Landon Collins discovered he was the subject of trade speculation in the days leading to the league’s deadline after receiving a text from his trainer, former NFL safety Ryan Clark, and Collins’ agent confirmed the rumors.
For Collins, one of the few bright spots on a New York Giants team currently sitting on a 1-7 record, the situation provided a dose of reality on the business side of football.
“It surprised the hell out of me,” Collins said, via Ralph Vacchiano of SNY. “It was a big eye-opener. If they’re rebuilding, they can rebuild without me. And I’m so young still, but they could still try to find younger and put the money elsewhere, into whatever they need to put it into to rebuild their team.”
Collins, who turns 25 on Jan. 10, enters the final year of his contract, which pays a base salary of $1.2 million. And he has proven his worth since joining the Giants as a second-round pick in 2015.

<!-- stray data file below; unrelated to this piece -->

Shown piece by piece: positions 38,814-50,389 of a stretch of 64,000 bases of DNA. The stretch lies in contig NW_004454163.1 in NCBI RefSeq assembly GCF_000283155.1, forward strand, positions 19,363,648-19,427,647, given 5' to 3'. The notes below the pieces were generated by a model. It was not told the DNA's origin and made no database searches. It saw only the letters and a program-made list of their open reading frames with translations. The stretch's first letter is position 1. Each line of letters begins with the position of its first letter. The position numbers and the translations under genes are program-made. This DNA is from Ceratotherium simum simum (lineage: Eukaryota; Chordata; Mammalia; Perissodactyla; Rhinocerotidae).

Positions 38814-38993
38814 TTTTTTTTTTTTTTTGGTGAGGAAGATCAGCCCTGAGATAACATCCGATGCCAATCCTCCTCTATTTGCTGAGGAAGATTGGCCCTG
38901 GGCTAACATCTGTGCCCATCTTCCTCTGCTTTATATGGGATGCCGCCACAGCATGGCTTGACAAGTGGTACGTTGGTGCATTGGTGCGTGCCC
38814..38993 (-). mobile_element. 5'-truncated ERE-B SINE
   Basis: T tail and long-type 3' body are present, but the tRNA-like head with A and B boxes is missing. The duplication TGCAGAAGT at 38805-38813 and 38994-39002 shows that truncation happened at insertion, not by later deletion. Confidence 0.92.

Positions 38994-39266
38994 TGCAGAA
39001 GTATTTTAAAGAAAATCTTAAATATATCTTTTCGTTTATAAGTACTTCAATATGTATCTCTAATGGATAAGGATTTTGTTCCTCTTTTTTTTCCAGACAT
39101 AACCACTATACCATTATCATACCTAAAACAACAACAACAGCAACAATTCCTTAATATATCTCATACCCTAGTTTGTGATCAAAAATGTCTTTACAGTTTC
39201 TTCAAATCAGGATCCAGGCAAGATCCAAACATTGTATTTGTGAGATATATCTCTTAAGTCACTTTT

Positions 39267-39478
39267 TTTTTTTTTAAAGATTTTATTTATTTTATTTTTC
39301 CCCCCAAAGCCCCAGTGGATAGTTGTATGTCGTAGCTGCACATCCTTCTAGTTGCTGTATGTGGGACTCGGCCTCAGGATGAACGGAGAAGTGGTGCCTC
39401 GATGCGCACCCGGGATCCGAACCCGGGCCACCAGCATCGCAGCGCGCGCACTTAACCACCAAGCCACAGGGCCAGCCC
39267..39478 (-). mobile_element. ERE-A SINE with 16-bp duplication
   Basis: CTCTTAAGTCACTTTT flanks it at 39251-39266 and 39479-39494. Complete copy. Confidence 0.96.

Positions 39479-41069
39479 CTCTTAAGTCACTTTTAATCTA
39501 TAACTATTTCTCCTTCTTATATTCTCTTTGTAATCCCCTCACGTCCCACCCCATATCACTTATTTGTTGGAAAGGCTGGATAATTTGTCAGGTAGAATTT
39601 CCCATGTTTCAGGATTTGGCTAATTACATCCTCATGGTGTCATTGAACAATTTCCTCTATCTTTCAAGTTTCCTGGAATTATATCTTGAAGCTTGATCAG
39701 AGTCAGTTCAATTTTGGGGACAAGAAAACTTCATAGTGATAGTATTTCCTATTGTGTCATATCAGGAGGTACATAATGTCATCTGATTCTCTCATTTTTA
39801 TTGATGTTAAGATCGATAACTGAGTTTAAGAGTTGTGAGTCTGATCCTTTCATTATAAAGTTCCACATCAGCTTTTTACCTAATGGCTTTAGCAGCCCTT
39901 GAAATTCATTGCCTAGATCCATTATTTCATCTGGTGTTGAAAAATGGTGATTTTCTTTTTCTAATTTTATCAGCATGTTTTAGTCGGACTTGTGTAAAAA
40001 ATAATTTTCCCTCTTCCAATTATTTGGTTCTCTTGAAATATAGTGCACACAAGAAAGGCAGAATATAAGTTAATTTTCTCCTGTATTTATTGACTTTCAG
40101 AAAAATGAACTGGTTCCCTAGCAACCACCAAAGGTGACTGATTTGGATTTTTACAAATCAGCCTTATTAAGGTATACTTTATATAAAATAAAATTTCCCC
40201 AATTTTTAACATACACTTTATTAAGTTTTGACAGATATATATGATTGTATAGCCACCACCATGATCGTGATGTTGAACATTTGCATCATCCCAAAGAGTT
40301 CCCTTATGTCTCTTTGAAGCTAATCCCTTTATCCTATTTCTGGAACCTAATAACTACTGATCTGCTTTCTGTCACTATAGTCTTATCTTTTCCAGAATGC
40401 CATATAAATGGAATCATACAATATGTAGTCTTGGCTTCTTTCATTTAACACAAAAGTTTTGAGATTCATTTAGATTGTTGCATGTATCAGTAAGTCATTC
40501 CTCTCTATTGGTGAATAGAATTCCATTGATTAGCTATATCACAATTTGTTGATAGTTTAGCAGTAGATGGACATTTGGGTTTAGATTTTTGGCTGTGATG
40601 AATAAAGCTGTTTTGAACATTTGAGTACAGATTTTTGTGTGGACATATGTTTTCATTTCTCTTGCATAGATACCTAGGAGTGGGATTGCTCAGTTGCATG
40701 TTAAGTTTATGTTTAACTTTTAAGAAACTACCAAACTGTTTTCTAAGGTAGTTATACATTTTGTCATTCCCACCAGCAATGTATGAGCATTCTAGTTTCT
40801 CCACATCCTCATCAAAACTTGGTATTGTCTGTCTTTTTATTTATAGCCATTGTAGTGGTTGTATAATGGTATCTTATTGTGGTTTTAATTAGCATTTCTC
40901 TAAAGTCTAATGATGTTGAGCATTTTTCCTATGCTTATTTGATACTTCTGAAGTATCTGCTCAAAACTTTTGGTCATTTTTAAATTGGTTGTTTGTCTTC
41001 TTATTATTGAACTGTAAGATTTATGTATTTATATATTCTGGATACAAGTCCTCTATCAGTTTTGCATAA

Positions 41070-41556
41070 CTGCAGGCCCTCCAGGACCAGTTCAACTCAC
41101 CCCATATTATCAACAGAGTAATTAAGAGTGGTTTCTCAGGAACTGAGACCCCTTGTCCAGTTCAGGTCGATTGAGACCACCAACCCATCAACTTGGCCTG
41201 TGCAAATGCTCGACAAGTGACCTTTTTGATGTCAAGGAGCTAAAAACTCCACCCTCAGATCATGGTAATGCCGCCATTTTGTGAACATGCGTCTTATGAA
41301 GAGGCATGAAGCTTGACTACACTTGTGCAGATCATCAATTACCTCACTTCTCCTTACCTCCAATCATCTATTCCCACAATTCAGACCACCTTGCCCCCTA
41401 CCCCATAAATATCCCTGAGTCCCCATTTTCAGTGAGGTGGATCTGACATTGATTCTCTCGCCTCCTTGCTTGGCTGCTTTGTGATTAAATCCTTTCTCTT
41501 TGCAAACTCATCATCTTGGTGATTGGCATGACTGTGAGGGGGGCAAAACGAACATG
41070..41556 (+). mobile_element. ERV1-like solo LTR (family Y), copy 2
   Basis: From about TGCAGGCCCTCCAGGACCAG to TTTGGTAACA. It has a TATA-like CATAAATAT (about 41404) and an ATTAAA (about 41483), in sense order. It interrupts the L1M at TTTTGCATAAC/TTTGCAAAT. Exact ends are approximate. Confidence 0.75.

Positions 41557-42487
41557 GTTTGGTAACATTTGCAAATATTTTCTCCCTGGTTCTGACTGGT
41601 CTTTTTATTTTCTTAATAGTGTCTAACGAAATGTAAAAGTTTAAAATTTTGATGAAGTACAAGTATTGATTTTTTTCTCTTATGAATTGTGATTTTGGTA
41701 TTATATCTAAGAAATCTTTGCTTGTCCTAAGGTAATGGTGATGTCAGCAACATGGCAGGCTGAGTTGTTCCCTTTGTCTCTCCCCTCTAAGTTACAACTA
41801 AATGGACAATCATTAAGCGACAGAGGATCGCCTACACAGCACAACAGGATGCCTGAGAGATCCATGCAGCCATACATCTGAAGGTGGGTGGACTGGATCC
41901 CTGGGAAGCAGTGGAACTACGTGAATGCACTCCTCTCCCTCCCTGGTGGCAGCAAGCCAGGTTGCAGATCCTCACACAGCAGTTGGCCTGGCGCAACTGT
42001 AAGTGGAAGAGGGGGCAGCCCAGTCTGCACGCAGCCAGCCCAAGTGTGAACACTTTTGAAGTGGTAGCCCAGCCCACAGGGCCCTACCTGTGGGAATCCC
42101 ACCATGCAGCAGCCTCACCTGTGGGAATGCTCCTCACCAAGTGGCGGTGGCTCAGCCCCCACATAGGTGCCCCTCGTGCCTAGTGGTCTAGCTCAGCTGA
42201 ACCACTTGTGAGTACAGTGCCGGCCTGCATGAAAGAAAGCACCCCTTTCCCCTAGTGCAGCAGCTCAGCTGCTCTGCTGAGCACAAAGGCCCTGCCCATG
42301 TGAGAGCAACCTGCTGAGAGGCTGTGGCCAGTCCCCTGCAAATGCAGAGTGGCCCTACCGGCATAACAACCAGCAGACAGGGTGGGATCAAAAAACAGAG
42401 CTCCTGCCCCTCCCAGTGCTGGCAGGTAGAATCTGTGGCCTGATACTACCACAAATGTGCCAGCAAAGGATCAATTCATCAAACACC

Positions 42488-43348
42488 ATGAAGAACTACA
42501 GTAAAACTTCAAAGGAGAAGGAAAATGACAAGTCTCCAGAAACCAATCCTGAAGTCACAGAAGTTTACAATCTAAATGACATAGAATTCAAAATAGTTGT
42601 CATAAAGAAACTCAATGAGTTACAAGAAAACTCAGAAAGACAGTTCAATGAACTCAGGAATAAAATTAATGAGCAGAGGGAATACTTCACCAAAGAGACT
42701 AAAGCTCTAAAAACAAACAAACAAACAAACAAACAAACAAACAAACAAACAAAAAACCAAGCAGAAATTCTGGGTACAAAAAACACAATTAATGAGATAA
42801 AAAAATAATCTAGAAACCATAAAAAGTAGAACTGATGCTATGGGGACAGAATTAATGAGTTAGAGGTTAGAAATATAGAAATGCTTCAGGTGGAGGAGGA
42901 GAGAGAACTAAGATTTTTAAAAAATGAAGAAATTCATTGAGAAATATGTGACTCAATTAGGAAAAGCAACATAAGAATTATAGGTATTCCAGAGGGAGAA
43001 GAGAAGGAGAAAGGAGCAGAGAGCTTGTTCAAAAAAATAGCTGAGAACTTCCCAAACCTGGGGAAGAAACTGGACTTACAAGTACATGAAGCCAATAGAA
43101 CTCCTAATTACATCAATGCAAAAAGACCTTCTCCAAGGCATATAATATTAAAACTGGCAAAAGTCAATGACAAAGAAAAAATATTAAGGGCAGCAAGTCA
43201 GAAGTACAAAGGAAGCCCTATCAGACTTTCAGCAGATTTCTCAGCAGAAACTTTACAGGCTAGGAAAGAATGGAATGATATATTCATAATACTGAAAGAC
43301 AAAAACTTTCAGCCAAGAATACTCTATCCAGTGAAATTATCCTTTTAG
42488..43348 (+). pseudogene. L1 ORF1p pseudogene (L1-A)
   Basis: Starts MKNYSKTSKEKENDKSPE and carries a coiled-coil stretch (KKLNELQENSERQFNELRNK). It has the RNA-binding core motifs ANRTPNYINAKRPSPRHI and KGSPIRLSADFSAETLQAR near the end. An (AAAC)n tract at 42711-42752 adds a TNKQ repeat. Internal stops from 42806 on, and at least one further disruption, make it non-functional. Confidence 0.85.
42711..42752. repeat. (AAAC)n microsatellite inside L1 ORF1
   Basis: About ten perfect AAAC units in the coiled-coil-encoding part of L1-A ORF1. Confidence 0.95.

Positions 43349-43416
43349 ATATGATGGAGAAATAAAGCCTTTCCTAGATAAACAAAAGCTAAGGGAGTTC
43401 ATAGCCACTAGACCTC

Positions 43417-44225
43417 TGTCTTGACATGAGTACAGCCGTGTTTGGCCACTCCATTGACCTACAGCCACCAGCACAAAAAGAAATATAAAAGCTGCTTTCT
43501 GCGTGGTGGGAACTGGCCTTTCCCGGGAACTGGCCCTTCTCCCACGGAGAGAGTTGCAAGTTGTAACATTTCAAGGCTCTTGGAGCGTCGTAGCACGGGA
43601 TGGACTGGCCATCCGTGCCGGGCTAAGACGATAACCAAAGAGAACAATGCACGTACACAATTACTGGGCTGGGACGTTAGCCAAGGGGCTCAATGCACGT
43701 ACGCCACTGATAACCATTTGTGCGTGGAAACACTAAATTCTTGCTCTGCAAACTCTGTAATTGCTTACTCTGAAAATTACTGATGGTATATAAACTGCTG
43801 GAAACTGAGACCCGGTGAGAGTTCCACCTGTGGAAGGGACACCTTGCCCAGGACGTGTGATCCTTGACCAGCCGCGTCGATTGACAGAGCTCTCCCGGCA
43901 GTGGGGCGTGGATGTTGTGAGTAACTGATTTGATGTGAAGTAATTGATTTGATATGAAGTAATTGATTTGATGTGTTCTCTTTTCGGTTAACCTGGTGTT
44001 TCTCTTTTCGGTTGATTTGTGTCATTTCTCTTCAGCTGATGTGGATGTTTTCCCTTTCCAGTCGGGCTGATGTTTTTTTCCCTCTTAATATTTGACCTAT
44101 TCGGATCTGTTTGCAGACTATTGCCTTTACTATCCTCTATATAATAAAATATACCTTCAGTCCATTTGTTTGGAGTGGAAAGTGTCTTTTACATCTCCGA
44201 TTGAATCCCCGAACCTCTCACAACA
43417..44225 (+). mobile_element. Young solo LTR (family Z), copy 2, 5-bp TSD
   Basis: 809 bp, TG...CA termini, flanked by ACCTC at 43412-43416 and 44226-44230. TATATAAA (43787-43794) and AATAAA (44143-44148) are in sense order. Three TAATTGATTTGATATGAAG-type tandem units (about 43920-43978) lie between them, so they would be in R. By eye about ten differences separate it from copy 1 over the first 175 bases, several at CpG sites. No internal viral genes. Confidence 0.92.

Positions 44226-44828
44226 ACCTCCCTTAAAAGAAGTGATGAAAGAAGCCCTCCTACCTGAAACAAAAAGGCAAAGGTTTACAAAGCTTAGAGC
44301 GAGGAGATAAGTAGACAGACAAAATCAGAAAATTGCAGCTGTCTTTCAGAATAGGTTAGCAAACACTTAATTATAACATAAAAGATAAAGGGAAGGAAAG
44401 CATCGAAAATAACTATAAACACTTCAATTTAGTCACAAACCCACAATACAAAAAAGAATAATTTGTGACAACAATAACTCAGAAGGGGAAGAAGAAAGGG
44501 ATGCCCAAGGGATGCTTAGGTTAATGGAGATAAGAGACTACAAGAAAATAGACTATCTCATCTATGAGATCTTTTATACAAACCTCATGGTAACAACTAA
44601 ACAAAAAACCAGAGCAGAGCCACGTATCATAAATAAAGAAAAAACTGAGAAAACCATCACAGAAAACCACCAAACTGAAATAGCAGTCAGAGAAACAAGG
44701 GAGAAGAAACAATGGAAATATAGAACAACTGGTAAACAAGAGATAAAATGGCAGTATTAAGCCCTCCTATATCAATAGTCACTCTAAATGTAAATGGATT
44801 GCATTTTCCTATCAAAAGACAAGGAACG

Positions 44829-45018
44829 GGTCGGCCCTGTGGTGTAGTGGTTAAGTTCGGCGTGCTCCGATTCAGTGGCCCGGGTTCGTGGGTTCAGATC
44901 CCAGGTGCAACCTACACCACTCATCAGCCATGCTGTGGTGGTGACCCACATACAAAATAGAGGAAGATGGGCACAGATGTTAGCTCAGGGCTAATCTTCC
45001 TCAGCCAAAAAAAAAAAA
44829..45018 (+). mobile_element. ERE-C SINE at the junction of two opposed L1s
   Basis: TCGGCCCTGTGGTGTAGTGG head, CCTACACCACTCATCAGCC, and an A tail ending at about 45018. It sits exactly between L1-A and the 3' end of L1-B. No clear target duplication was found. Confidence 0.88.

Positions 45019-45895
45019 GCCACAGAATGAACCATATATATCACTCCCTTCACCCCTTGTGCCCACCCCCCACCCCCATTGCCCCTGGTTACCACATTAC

The strong safety currently leads the Giants‘ defense with 62 total tackles, and he led the charge in the category the past three seasons en route to a first-team All-Pro selection in 2016 and two straight Pro Bowls (2016-17).
Collins told SNY that he would like to remain with the Giants, but pointed out there have been no discussions on a contract extension.
And outside of a new deal, that leaves the possibility of a franchise tag, which Collins prefers to steer clear of.
“Honestly, I don’t want it,” Collins said. “I know what type of player I am. I’m going to bring forth hard work, talent, play-making abilities to the game each and every week. Why would I want to play under a one-year deal? If something happens I’m not guaranteed. And even though I’m guaranteed that for a year, I’m still not guaranteed.”
There is time between now and the start of the league’s new calendar year, which kicks off free agency, for the Giants and Collins to potentially hammer out a new deal.
But if the Giants elect to designate Collins as a franchise player, the fourth-year pro understands he really won’t have much of a choice in the matter.
“It is what it is,” Collins said. “If they franchise tag me, I have to go from there. I can’t go nowhere. There’s not much I can do.”